It’s also, by the way, one of the reasons for our continuing efforts to connect American Jews with experiments in sustainability in Israel. Israel enters the headlines, day after day, in relation to “the occupation” and “Israel/Palestine.” These issues are not unimportant, and we seek to address them and engage with them in parts of our work. But they’re not the only prism through which to understand Israel. Israel is (a) one of the places of highest human density in the world, and thus (b) a place where people need to – and do – live with a smaller footprint than people in the US, and as it happens (c) rhythms of community are far stronger in Israel – and Palestine – than in the US, and finally (d) the range and scale of experiments in intentional community (under the radar) in Israel is utterly astonishing.
So all of this is why we do what we do – the wide and full range of things that we do. For nearly 18 years we’ve been a lab for much that is vital at the front-edge of Jewish life, and as the world seems to get crazier around us, it is more critical than ever that we grow all that we do.
And so it’s why I’m proud now, on the eve of Tu B’Shvat, to announce this significant expansion of Hakhel.
Hakhel is the first-of-its-kind Jewish Intentional Communities incubator in North America (and beyond). It exists to amplify and strengthen new expressions of Jewish community across the world. We were seed-funded by UJA-Federation of New York, and we now have significant support from Israel’s Ministry of Diaspora Affairs. We hope to invest, both directly and indirectly, in a wide range of new initiatives and experiments in Jewish community. Some will involve living together; some will not. But in aggregate we want to encourage and nourish greater health and sustainability. And where possible, we hope to learn from some of the remarkable experiments in sustainable and intentional communities that have grown dramatically in Israel in the last two or three decades. The program encompasses a communities incubator, consulting, our annual Jewish Intentional Communities Conference (a partnership with Pearlstone) and a trip to Israel. We hope to expand this year to 30 communities, of whom 20 have already been selected (including six in Europe; this weekend we partnered with Lavi Olami on a seminar in Vienna for the first central European communities in our cohort.)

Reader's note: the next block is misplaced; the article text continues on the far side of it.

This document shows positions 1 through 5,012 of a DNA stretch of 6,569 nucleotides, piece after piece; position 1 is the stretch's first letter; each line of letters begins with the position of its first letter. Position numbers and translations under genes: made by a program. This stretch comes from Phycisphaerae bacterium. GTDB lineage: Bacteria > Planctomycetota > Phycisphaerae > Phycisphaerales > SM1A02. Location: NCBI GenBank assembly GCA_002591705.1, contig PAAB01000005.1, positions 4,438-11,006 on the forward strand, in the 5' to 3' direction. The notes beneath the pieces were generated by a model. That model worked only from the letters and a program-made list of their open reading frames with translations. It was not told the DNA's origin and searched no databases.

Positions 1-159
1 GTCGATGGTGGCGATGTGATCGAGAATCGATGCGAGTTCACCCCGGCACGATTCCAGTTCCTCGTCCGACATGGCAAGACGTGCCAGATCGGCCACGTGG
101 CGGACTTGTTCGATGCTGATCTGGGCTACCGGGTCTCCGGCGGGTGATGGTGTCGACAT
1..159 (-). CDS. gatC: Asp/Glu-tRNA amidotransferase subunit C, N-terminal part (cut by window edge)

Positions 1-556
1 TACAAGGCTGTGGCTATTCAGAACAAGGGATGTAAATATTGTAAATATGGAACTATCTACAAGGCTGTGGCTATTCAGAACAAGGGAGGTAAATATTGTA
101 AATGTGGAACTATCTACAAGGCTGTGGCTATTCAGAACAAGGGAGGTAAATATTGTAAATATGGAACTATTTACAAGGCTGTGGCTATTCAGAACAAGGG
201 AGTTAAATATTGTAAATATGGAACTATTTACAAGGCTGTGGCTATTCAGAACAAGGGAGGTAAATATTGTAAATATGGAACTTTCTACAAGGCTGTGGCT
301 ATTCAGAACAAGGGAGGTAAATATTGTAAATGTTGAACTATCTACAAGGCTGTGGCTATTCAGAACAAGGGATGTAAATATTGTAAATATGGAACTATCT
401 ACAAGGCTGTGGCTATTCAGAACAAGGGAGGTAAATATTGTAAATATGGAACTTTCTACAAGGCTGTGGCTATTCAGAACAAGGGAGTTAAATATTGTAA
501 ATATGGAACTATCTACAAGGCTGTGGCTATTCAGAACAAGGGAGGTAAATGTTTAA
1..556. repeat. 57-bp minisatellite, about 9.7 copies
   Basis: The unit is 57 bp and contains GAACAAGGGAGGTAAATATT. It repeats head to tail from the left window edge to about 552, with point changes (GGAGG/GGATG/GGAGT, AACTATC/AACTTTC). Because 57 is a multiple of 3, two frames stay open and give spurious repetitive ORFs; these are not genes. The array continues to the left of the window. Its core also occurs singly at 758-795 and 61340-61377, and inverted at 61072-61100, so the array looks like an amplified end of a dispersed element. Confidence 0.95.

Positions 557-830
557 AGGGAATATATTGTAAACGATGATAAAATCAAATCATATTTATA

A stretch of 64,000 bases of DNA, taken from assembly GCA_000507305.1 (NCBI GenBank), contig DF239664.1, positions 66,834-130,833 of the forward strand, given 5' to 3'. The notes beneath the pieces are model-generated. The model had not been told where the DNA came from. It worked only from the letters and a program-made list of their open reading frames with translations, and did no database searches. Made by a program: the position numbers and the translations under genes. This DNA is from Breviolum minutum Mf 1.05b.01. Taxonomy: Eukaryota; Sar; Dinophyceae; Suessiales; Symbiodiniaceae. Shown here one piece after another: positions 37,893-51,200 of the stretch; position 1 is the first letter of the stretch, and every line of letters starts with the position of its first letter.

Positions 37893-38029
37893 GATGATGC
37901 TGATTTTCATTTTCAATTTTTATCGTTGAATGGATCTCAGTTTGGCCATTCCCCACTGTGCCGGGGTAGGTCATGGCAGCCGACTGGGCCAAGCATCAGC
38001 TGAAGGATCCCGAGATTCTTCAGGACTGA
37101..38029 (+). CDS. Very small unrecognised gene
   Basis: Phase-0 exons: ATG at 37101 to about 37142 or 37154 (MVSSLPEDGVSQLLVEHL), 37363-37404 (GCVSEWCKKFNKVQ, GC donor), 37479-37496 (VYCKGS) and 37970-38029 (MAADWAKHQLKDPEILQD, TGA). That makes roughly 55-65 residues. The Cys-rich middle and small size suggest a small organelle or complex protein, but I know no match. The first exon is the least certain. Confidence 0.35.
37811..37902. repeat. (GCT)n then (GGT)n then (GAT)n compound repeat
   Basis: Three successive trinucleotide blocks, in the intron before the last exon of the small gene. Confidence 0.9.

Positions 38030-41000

In the box below my signature there’s more info on Hakhel and on the RFP for young or emerging communities – or even ideas for a little community; you and some friends – that you can apply to, by February 25th. So check that out, and email firstname.lastname@example.org if you have questions.
For now: it’s Tu b’Shvat next week. This is our annual reminder to treasure the natural world that sustains us. The best way to do that is by living in ways that are kind and human and conscious. So I want to thank all the farmers who feed us. I thank all the people out there who care for people with Alzheimer’s. I thank all the rabbis who minister to us. I thank all the people who give time and energy to communal institutions, local ones especially. I thank all the people who gave time and money to found the schools and homes and synagogues that we take for granted.
May we be blessed to live healthily and sustainably and well.
Shabbat shalom, Tu B’Shvat sameach,